In December, 2016, Josh Raynolds of VINOUS (formerly with Tanzer’s International Wine Cellar) reviewed a selection of Oregon 2013 vintage wines. Four EIEIO wines were among the group.
This was an interesting vintage. Many of us gathered regularly over beers and pizza to fret over when to pick and how to address the grape bloating and other rain related natural issues in the vineyard. I ran into my neighbor Jacques Lardiere at the Carlton Bakery and he asked what I was doing differently to combat the swelling issues. I answered; ” Nothing yet as I have yet to pick!” He was flabbergasted.
You see, there were three rain events which were large and quite rare just before and during harvest and you could not pick “around” these events as some might claim. (more…)
Yates Conwill Vineyard just before 2016 harvest
Tasting with the neighbors around the west ridge of the Yamhill Carlton AVA.
left to right: Stephen and Cathy Conwill, owners of Yates Conwill Vineyard – Dave Polite, Carlton Hill Vineyard – Jacques Lardière, Résonance Vineyard (Jadot) – Jay McDonald, EIEIO and the maker of the EIEIO Yates Conwill Vineyard Pinot noir. Not pictured, Kristin Cardwell, pouring for Terry Family Wines – Tara Bloom, Carlton Hill Vineyards.
Neal called out EIEIO, saying: “Other producers that really deserve an applause for overcoming such a challenging vintage include: Brick House, Colene Clemens, EIEIO, Longplay and Stoller Vineyards, though I suspect that those names will not come as a surprise to many.” (more…)
New EIEIO Winery Construction Starts Soon
EIEIO will soon have its own facility. Some call this a winery, others might refer to the building as a fruit processing plant, and the county calls it an Agricultural Building. Nonetheless, construction will start soon. I am still in the planning and design phase with blueprints currently out for bids. EIEIO construction might take a couple of years to complete or if funds flow in rapidly from you, my customers, we might be able to finish within the next nine months! (more…)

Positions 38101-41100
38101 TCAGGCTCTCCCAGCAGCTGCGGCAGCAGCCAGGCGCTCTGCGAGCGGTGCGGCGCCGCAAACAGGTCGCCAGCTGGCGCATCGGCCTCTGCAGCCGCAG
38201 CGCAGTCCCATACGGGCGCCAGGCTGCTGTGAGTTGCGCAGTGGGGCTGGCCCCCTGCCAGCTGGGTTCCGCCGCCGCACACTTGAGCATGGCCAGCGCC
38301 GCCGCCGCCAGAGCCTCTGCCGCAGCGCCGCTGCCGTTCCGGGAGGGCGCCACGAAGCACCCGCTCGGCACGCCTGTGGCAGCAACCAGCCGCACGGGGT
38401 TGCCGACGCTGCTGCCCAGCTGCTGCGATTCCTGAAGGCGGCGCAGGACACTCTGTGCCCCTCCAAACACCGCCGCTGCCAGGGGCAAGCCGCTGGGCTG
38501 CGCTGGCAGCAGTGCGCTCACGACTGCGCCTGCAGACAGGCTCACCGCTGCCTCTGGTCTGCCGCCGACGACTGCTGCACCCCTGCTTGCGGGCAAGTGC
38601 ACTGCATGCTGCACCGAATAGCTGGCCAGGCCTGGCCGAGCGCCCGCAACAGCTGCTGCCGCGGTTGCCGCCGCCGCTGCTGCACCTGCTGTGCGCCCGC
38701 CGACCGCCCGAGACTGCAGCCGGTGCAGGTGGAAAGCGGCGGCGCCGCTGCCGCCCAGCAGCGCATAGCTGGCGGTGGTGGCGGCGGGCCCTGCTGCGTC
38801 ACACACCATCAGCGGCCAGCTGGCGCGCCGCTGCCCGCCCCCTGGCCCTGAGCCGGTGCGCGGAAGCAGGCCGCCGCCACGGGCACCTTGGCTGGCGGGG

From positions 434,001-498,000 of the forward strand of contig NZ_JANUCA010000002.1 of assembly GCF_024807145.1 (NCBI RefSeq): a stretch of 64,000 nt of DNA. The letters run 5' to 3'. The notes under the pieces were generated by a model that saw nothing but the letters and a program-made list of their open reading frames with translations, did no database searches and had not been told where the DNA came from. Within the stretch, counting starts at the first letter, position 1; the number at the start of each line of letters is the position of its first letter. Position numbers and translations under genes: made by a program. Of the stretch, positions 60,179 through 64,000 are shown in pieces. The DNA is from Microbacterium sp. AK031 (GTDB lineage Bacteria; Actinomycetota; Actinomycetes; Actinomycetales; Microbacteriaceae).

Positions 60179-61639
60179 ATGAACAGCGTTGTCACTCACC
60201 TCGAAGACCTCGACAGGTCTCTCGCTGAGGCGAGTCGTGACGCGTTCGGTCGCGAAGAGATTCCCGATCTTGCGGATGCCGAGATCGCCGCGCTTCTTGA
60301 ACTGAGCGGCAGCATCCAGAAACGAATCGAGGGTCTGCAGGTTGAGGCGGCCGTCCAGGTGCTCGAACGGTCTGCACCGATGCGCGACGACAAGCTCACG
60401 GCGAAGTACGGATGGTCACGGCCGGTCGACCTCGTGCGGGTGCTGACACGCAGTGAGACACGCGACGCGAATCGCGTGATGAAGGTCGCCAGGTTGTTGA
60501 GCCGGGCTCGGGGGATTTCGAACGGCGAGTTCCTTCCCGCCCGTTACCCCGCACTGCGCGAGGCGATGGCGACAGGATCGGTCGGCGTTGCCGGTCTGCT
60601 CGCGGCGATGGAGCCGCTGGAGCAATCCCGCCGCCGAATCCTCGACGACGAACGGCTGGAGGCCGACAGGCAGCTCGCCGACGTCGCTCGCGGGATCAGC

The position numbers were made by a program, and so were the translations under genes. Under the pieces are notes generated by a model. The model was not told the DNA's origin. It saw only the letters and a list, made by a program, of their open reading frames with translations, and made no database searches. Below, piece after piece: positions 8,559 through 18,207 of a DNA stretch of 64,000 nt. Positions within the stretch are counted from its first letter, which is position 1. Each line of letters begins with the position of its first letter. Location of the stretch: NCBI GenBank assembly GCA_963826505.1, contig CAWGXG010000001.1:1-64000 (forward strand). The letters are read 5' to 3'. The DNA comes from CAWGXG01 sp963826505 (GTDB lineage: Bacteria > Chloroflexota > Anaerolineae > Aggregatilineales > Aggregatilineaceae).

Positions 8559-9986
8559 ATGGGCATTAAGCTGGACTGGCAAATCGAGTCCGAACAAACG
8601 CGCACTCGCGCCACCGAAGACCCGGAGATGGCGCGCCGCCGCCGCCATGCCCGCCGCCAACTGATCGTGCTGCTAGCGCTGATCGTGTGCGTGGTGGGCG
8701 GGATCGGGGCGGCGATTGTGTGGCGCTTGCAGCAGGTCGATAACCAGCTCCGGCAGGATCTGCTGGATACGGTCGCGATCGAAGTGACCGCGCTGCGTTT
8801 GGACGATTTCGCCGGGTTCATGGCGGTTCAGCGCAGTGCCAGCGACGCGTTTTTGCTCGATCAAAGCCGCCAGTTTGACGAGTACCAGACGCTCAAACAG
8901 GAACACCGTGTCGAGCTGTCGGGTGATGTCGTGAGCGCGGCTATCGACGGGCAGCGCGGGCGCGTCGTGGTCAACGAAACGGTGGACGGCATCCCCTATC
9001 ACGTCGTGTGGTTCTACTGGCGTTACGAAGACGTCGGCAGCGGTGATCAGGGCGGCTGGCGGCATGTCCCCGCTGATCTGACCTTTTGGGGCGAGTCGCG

January 20, 2015
Today The Wine Snob blog had all kinds of nice things to say about EIEIO’s white Swine Wine, a blend of Riesling and Chardonnay known fondly as Richard (Rie-Chard).
About Jay, the horcrux of of the area:
“Jay is sort of like a Horcrux of this area… but in a good way. I’ll explain. Jay opened The Tasting Room in Carlton back in the day right in the center of town in a really cool old bank building. I can’t find an exact date, but suffice to say it was right when a lot of Oregon winemakers that are now very well-established were just getting their start. The Tasting Room was a retail store/tasting room (go figure) where local producers could get their wines out to the people before they were big enough to have tasting rooms of their own. Legend holds that many-a now well-known winemakers had help from Jay in the beginning. Thats why he’s a Horcrux- he has a bit of all of their souls. But again, not in a sinister way.”
About the 2013 Rie-Chard:
“So whats the story on this little Piggy? It is a blend of Riesling and Chardonnay, not your most common bedfellows; obviously no one told them that, because they make a lovely couple in this wine. It captures the cool-climate persona of the Willamette Valley with finesse. Gentle, yet with a bracing acidity, it will enchant with aromas of pear, quince, green apple and nuances of honeysuckle. If you’re patient enough to let this wine open up, its texture will soften and charm your pants off. This wine is actually what began my fondness for half bottles. They’re just fun, doggone it. A slight amount of residual sugar makes it very accessible and bright. Good clean fun. Plus, did I mention its cute? Its cute.”
Read more on The Wine Snob website…
Oregon 2008 through 2011
What a strange word when you really think about it… Where else do you see this word in use other than to describe something as being “old but collectable”? Mostly in the mention of wine! Vintage, the realm of farming, has to do with the year in which the crop was grown. More specifically in the case of wine it has to do with the year in which the grapes were grown. And as we all know the weather is what we are referring to when we speak of “vintage” since most years are of the same length!
These four vintages, 2008 through 2011, represent a broad range in weather and subsequently, a wide range of finished wines. Each of these wines represents what the vintage brought or wrought, depending upon how you look at things.
I describe my EIEIO Cuvee E in this article as an example of what each vintage produced. All of the wines are beautiful and for the most part balanced. Each will smell, taste and drink just fine although some will benefit from more time in the bottle while others are ready to consume.